This is a description on the differences of these two file formats (JPG and RAW) and what I prefer to shoot in...and why. You can decide for yourself what you prefer and need. Each photographer has their own workflows and needs can vary.
Disclosure: "JPG" and "RAW" are mentioned nearly 2 dozen times in this post =)
When your camera is set to JPG shooting your images are compressed and processed in the camera, immediately after snapping your shot; this is known as JPG compression. This processing in other words sets the color, white balance, tint, and exposure of the image dependent on what your camera settings are. Now many DSLR cameras have the option to shoot in RAW mode, meaning the image is not compressed at all and all processing must be done afterwards on the computer.
A key fact to note with an uncompressed RAW image is since all the processing is done on the computer you have a large amount of control over the white-balance, tint, hue, and exposure even after your image is taken. This can be monumental if you need to correct or fine tune any of these details on your images. With a JPG compressed image this processing begins in the camera and the image is compressed before you ever touch it in your processing software.
If you are a beginner and you are just learning what you prefer for white balance and exposure or a brand newbie and have no idea what you are doing with the technical camera side, I would say it's best to shoot in RAW. This way if you must correct something you have more control and image detail to work with. With a JPG compressed image you have much less control on correcting issues you might not have noticed during your shoot.
Now if you are a seasoned pro and you are very familiar with your exposure and white-balance while shooting then it may not be such an important decision whether to shoot in JPG or RAW; you likely will not be doing a lot of correcting maybe just some fine-tuning. However, I do prefer to shoot in RAW for most of my work. One reason being a typical client prints a 20x30 canvas of their baby's photo and I want that image to have the most detail as possible. I have also noticed a great difference when tweaking my white-balance in Lightroom 3. For instance if I I decide the Kelvin I shot at wasn't what I preferred after all I can just type in the Kelvin temperature number with a RAW image whereas with a JPG image I do not have this level of control. I do edit each of my images individually and I love making each one a fine piece of art.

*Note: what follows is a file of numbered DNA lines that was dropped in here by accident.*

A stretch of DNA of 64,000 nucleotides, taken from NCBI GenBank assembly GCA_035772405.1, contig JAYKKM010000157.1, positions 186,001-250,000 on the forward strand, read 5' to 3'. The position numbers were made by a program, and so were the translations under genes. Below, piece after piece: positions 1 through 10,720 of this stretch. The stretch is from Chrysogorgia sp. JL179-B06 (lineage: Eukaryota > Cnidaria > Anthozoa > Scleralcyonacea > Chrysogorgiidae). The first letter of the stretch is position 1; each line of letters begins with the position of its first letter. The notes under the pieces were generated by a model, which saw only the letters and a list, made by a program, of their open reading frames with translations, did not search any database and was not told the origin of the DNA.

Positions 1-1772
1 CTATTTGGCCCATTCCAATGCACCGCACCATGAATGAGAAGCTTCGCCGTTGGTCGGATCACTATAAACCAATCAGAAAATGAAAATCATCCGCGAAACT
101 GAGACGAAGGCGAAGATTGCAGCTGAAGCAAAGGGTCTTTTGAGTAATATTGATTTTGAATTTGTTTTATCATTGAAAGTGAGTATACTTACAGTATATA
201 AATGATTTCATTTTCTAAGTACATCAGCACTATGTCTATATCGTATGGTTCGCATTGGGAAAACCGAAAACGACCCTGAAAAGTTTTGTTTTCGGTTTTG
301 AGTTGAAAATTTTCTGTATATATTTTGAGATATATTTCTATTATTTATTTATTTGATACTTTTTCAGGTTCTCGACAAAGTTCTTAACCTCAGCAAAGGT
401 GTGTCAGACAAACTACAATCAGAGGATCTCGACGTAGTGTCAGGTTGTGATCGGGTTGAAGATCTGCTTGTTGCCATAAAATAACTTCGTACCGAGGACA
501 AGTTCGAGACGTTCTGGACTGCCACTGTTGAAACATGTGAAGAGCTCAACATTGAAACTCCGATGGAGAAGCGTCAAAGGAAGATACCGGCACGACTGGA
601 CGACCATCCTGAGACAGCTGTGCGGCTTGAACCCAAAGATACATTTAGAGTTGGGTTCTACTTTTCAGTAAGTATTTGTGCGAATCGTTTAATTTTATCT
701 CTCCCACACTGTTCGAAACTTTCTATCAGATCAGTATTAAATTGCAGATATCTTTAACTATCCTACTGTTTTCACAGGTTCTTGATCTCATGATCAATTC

Also, because JPG images are compressed they are much smaller files than a RAW file. It makes sense that a RAW file contains more details then as it is 2-3 times larger in size than the JPG. You will need larger memory cards and likely more storage space on your computer when shooting in RAW. I recommend to just use an external drive and backup RAW images off your computer's hard drive to save the space. I actually just delete the RAW versions of images after I've proofed the session down to the keepers and made my own JPG compressions. I do not take hundreds of images for each session though so I don't find the size of RAW images a problem. Once I got the shot I move on to the next one.
**The details on all my informational & tip blog posts are bits and pieces of information I've learned along the way through my journey of photography either through reading books or old fashioned trial & error. I have been photographing for 25 years as a hobby with the last 7 as a professional business. I offer photography workshops for photographers wishing to build or grow their "Baby's First Year" business. Thanks for reading =)